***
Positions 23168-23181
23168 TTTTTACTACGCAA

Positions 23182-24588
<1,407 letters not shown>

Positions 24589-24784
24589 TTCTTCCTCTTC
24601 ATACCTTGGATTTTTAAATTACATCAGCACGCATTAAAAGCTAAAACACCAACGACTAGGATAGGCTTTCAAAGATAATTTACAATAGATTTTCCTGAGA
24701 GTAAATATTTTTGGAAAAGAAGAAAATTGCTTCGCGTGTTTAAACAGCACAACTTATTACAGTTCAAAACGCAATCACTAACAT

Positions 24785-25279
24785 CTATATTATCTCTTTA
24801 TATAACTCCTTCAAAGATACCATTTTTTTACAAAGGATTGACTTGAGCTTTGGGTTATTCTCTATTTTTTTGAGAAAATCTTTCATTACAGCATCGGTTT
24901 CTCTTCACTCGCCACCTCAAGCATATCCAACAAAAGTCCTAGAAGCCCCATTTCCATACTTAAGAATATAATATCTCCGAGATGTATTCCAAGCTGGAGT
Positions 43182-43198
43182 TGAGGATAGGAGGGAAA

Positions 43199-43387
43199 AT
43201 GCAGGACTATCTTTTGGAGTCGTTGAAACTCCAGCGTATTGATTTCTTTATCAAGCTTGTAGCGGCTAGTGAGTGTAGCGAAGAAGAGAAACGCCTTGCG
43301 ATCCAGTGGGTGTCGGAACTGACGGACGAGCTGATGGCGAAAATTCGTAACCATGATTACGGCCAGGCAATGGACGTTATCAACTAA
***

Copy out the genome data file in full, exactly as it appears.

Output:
Positions 23168-23181
23168 TTTTTACTACGCAA

Positions 23182-24588
<1,407 letters not shown>

Positions 24589-24784
24589 TTCTTCCTCTTC
24601 ATACCTTGGATTTTTAAATTACATCAGCACGCATTAAAAGCTAAAACACCAACGACTAGGATAGGCTTTCAAAGATAATTTACAATAGATTTTCCTGAGA
24701 GTAAATATTTTTGGAAAAGAAGAAAATTGCTTCGCGTGTTTAAACAGCACAACTTATTACAGTTCAAAACGCAATCACTAACAT

Positions 24785-25279
24785 CTATATTATCTCTTTA
24801 TATAACTCCTTCAAAGATACCATTTTTTTACAAAGGATTGACTTGAGCTTTGGGTTATTCTCTATTTTTTTGAGAAAATCTTTCATTACAGCATCGGTTT
24901 CTCTTCACTCGCCACCTCAAGCATATCCAACAAAAGTCCTAGAAGCCCCATTTCCATACTTAAGAATATAATATCTCCGAGATGTATTCCAAGCTGGAGT
Positions 43182-43198
43182 TGAGGATAGGAGGGAAA

Positions 43199-43387
43199 AT
43201 GCAGGACTATCTTTTGGAGTCGTTGAAACTCCAGCGTATTGATTTCTTTATCAAGCTTGTAGCGGCTAGTGAGTGTAGCGAAGAAGAGAAACGCCTTGCG
43301 ATCCAGTGGGTGTCGGAACTGACGGACGAGCTGATGGCGAAAATTCGTAACCATGATTACGGCCAGGCAATGGACGTTATCAACTAA